Identifying social barriers to equitable tree planting and quantifying potential benefits to overcoming them
2021 Lindsay Darling, The Morton Arboretum, Co-PIs Dr. Brady Hardiman, Dr. Zhao Ma, Lydia Scott
Trees are vital to the health and wellbeing of urban residents; they reduce asthma rates and improve cardiovascular health, and being around trees reduces stress and anxiety. The benefits that trees provide are particularly needed in under-resourced communities, but across the country these communities tend to have fewer trees. City planners are starting to understand this trend and are attempting to address it through targeted tree plantings, but their goals often aren’t realized because they fail to engage with the communities that they’re working in. This project seeks to identify and overcome barriers in equitable greening by quantifying how opinions about trees and greening vary across socio-demographic groups. We will also interview greening organizations to recognize challenges that they’ve encountered in equity-based tree planting projects and strategies that they’ve used to overcome them. Increased tree plantings will have tangible improvements on the well-being of urban residents, and to illustrate this we will model how canopy expansions could reduce premature death in Chicago. This research will be done in partnership with greening organizations, and the results will be discussed at a seminar that will guide future tree planting initiatives.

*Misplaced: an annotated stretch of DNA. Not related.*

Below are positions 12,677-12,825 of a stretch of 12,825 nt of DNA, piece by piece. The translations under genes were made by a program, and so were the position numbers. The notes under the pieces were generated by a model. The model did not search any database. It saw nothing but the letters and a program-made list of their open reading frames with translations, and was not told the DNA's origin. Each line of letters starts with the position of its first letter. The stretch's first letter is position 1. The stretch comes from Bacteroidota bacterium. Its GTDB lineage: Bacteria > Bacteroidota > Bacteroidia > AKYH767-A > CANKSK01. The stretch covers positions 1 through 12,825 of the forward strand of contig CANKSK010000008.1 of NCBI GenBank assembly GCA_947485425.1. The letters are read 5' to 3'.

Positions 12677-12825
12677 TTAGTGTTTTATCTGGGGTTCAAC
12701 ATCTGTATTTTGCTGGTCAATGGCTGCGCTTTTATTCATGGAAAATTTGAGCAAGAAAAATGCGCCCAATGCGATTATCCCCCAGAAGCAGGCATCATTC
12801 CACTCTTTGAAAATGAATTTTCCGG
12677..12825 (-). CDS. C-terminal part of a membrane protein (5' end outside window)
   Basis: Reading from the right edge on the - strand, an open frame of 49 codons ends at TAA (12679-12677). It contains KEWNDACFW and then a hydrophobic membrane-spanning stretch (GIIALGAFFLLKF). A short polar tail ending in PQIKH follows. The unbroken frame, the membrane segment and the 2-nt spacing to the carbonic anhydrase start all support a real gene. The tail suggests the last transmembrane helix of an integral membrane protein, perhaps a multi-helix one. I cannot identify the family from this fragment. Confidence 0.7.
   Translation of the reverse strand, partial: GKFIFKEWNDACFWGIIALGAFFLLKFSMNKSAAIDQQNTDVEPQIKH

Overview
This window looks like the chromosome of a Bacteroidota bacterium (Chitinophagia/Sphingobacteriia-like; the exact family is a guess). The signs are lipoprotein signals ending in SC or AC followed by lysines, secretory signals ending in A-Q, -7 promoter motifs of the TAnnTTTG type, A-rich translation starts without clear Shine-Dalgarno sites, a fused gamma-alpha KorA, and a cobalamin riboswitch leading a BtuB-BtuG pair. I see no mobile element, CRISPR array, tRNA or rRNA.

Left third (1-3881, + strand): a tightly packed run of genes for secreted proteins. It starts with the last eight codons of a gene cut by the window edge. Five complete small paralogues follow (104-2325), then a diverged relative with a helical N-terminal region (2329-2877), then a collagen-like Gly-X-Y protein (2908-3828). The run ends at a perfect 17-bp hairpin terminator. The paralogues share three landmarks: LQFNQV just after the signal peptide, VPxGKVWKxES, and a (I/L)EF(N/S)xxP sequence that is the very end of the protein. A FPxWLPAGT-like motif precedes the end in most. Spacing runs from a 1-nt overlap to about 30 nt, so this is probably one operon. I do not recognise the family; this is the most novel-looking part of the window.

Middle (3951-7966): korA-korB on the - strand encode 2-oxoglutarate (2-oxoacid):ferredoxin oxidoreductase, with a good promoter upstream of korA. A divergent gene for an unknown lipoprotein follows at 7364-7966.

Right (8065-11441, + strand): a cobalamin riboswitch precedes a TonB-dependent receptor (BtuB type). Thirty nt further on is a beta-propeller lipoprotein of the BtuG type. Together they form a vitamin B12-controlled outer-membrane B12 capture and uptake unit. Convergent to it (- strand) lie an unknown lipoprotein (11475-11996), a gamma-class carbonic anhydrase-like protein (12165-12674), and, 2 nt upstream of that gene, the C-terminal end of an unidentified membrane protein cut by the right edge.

Funding Duration: 1.5 years
Grant Program: Bob Skiera Memorial Building Bridges Initiative Grant
Grant Title: Identifying social barriers to equitable tree planting and quantifying potential benefits to overcoming them
Researcher: Lindsay Darling
Peer Reviewed Publications from Grant:
General Audience/Trade Publications:
For more information on this project, contact the researcher via TREE Fund at email@example.com.